NORMAN — As Oklahoma fans flapped red fans back and forth and passed water bottles down the row, sweat beaded around the face of the best collegiate softball pitcher in the nation.
Keilani Ricketts reached for her rosin bag, the red dirt, the sleeve of her jersey or the towel tucked in her left back pocket to dry her hands or her face, before pitching her way to a 10-5 victory against Arkansas in the NCAA Regional. But the victory didn't come without its slip-ups.
WeatherChannel.com said game time temperature was 81 degrees but “felt like” 86 degrees and there was 84 percent humidity. All that caused Ricketts to struggle to keep her grip on some pitches due to sweat.
The heat of Oklahoma is nothing new to the four-year starter.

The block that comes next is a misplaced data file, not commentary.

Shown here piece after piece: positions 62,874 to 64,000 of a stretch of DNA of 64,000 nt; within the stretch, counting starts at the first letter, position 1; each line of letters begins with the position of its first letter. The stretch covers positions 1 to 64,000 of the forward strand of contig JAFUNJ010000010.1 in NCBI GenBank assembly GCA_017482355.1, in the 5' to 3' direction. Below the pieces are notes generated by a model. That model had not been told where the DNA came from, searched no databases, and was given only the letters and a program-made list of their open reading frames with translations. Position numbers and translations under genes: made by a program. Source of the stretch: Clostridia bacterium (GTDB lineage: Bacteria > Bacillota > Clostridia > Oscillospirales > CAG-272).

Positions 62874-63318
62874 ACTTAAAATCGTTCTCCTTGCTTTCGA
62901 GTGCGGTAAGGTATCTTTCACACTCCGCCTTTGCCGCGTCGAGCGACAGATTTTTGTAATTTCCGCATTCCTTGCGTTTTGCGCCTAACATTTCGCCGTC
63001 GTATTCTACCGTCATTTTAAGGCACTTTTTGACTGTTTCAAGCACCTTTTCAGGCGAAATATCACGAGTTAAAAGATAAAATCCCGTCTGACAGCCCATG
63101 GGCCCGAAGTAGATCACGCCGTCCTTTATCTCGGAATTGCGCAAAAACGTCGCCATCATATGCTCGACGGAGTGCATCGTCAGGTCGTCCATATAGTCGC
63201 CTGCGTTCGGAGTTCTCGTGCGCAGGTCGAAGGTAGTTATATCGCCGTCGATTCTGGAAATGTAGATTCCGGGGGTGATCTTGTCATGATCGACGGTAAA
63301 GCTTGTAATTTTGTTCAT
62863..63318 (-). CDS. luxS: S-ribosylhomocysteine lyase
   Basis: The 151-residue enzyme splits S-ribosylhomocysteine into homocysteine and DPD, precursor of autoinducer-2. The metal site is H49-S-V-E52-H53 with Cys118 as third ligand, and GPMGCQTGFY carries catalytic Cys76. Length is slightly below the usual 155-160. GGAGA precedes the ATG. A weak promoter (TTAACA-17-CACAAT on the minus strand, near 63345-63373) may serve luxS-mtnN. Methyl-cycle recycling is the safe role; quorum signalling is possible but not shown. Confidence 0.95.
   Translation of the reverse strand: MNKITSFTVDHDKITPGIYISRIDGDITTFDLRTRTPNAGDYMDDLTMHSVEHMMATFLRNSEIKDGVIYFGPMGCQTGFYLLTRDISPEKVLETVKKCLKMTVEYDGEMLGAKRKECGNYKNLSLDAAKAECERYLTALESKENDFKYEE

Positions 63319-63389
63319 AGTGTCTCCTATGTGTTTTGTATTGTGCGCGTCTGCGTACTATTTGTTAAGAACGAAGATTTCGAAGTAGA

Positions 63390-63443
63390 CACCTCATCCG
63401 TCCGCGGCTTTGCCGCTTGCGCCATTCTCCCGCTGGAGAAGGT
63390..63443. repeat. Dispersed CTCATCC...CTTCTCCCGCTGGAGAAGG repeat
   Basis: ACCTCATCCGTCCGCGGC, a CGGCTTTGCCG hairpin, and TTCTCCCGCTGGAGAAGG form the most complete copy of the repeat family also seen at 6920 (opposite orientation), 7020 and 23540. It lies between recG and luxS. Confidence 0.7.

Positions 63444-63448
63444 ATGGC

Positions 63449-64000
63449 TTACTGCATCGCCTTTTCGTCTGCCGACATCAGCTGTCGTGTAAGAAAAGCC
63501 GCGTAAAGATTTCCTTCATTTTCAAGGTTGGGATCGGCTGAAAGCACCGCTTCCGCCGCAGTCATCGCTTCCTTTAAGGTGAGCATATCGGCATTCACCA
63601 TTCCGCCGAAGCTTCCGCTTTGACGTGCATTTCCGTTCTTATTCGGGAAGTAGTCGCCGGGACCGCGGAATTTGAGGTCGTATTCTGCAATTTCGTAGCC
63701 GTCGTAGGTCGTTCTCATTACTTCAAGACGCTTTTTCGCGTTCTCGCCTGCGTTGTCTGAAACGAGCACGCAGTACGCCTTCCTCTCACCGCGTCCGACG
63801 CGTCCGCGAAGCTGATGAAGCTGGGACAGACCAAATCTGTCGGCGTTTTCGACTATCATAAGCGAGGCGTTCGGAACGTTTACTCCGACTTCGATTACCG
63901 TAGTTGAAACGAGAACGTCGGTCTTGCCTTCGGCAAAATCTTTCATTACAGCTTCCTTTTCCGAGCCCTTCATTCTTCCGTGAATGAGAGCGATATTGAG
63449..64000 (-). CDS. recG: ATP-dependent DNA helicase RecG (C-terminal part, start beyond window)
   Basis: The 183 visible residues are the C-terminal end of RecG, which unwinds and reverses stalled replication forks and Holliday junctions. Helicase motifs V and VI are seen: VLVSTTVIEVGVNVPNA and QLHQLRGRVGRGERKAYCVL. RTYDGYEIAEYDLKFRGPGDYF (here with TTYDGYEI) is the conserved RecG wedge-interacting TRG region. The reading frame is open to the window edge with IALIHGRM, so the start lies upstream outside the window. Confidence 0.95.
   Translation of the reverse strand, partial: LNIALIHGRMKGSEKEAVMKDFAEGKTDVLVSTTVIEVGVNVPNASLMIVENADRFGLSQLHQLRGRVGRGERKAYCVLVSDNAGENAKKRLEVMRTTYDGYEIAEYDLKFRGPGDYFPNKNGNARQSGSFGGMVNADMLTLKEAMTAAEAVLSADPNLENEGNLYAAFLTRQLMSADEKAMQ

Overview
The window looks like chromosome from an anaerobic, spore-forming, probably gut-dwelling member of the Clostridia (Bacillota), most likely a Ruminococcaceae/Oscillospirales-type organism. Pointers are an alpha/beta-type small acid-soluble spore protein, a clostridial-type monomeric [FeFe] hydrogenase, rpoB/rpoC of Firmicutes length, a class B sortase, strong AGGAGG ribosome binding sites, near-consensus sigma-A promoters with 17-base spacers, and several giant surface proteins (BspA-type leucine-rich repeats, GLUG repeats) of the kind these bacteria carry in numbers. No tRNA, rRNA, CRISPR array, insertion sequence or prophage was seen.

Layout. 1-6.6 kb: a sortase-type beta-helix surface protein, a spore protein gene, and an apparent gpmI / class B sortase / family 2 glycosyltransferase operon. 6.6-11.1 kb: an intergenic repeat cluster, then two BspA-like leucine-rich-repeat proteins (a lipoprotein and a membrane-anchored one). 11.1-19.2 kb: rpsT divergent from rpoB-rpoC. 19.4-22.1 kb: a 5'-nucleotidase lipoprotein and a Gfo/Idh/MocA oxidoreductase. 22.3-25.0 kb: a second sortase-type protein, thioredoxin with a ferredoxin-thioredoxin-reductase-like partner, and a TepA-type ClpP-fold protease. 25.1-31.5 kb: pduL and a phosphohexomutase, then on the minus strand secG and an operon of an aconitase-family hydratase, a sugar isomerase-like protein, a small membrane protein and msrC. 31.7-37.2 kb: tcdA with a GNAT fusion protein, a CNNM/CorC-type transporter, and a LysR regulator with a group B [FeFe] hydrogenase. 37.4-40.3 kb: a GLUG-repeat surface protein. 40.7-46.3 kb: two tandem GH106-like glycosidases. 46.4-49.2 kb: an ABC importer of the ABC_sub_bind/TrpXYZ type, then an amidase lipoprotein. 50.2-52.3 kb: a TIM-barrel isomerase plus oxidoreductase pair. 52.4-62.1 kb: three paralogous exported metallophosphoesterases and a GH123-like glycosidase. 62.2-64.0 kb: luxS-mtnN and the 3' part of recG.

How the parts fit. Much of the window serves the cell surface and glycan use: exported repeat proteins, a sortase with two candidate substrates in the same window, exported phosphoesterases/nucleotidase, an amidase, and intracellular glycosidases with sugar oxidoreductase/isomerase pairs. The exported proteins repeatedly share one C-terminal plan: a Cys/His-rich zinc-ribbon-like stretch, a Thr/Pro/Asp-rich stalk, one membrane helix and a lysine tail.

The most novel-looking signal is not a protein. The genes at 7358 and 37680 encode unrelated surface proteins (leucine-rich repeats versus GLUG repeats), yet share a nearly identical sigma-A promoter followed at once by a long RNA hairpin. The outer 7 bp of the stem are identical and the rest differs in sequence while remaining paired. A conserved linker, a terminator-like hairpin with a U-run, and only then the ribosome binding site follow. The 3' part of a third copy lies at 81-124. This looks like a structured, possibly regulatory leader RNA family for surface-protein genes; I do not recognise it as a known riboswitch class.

“It's Oklahoma,” Ricketts said, before abruptly dropping the subject. “It's hot and humid. I'm used to it by now.”
Yet her actions in and out of the circle show that there's a little bit more to it then that. Ricketts often wears a special vest that cools her down. She has a fan in the dugout and she often changes her uniform to stay cooler and dry, like she did on Saturday.
“She sweats a lot and sometimes that gets in the way of her grip,” Oklahoma coach Patty Gasso said. “You could see on both sides, the pitchers were starting to run out of gas. It comes down to fitness level as well and Keilani is pretty fit.”
By the sixth inning, with No. 1-ranked Oklahoma up 6-1, Ricketts looked hot. She kept grabbing at her towel in her back pocket.
With two outs and one on for Arkansas (35-19), the problems started happening for Oklahoma (49-4). First, Arkansas coach Mike Larabee put in Andrea Sullivan to pinch-hit. She smacked a two-run homer well beyond the 255 numbers of center field.